The PCB acts as the governing body of the UNAIDS, and is comprised of 22 Member states, 10 Co-sponsor UN agencies and 5 Delegates from NGOs. The NGO component of the PCB is made up of three Delegates from NGOs in developing countries, with the remaining two Delegates being from developed/transition economies. Though there are only five formal NGO seats on the PCB, there are ten Delegates appointed to the Delegation: five NGO Main Delegates and five NGO Alternate Delegates. An incoming Delegate is usually designated as the Alternate Delegate for their region when his/her term begins and the existing Delegate becomes the Main Delegate for the region.
Each year, the NGO Delegation submits a report to the PCB to bring to its attention the perspectives of affected communities at community/grassroots level. There have been calls from as early as the 15th Meeting of the PCB in June 2004 for greater involvement of people living with HIV [PLHIV] and other marginalised groups in civil society/NGO participation in the UNAIDS PCB. This year’s NGO report to the PCB is aimed at addressing the present HIV funding crisis and how it has impacted on civil society’s role in HIV response, including key populations such as men who have sex with men [MSM] and PLHIV. The report occurs at a time when there are pivotal shifts in the approach to programme delivery, and increasing importance and value in the role of civil society in ushering in an effective HIV response at community level and achieving key deliverables for the global HIV response. The selection of AMSHeR as an NGO delegate for the PCB is also synchronous with a concerted shift towards the centrality of key populations in HIV response and community based interventions.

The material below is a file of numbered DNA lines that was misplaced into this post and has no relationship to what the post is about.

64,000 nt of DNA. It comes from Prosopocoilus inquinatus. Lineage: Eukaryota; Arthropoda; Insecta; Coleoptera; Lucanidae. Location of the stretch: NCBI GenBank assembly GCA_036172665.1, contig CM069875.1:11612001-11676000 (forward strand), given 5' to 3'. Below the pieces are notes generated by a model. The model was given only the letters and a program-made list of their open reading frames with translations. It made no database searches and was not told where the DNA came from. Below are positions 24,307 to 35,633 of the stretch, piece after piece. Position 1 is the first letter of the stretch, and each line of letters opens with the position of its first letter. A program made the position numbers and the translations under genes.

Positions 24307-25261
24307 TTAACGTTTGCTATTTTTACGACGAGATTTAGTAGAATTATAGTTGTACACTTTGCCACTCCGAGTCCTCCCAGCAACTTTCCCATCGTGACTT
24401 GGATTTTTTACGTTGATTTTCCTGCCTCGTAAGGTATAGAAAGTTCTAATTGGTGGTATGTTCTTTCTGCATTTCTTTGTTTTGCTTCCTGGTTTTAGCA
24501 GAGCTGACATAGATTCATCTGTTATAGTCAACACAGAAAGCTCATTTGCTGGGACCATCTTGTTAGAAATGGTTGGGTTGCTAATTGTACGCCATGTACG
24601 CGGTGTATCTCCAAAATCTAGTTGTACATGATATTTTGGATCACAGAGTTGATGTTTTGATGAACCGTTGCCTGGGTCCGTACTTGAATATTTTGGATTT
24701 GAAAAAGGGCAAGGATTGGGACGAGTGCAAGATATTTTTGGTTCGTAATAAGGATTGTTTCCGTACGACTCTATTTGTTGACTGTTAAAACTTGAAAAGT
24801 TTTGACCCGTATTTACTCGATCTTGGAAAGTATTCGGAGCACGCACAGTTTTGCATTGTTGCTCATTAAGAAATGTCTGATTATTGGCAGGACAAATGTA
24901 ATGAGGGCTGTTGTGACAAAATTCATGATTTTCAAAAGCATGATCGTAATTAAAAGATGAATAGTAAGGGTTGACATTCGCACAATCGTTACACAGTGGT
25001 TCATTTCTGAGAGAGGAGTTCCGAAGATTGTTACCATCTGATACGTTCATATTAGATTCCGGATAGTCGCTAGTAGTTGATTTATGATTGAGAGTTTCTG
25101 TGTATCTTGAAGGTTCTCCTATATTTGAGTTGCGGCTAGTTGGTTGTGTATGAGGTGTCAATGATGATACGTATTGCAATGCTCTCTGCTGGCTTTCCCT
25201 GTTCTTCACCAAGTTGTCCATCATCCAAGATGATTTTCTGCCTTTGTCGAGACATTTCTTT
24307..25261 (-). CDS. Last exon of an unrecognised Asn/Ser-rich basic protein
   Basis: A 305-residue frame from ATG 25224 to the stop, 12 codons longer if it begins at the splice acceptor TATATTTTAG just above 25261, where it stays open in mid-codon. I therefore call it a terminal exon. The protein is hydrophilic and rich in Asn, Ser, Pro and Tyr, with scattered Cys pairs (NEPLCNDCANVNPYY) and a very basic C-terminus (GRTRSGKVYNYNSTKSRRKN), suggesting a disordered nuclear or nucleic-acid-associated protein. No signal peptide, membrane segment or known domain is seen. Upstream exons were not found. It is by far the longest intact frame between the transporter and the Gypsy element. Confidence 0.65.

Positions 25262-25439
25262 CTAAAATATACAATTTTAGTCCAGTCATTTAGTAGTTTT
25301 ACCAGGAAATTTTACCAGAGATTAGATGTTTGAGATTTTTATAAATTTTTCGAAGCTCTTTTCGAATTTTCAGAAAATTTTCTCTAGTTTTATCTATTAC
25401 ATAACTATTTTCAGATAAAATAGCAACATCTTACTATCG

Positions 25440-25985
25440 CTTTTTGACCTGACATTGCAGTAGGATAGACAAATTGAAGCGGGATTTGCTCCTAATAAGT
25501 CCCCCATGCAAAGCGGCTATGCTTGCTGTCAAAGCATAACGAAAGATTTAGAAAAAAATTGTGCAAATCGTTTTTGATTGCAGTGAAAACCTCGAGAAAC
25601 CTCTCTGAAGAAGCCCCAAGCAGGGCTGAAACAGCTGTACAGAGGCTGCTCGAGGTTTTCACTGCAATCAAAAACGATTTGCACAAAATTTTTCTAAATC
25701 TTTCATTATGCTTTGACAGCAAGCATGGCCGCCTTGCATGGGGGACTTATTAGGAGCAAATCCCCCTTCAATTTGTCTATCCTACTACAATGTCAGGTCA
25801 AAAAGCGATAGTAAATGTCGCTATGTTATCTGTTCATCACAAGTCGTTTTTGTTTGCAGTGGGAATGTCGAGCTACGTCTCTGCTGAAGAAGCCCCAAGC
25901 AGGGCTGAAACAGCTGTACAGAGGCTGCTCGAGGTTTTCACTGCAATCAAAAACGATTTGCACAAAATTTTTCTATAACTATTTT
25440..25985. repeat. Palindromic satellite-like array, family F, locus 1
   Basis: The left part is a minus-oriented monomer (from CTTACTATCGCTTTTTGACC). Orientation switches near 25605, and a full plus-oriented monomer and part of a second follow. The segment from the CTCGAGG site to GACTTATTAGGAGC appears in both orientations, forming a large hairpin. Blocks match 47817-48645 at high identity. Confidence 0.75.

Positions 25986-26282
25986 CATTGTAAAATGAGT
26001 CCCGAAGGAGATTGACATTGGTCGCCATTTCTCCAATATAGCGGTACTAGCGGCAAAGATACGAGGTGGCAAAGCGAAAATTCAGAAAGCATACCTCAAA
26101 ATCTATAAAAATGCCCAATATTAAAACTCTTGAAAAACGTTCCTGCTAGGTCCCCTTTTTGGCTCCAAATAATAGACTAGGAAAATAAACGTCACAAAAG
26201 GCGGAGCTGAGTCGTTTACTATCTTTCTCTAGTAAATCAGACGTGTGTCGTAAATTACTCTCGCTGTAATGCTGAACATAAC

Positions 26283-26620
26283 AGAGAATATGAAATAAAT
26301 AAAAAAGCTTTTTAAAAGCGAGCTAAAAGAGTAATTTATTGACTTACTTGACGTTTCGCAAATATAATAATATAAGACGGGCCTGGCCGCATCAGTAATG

Joel Nana, AMSHeR’s Executive Director had this to say about their selection “The role is immense and AMSHeR alone cannot fulfil it. We count on the support of African MSM, sex worker, IDU and mainstream HIV organisations, as well as those of women and PLHIV to enable us to adequately represent Africa specific issues on the board.”
This spectrum-wide call for support from all African organisations working primarily and actively in the field of HIV was complimented by Brian White, AMSHeR’s Health Programme Manager, who noted “The selection of AMSHeR into the UNAIDS PCB is an excellent opportunity to bring forward the needs and priorities of Africa’s MSM and LGBT communities from across the region, especially as we continue to experience increasing rates of HIV infection due to lack of access to health care services, on-going social marginalization and criminalization by governments.”
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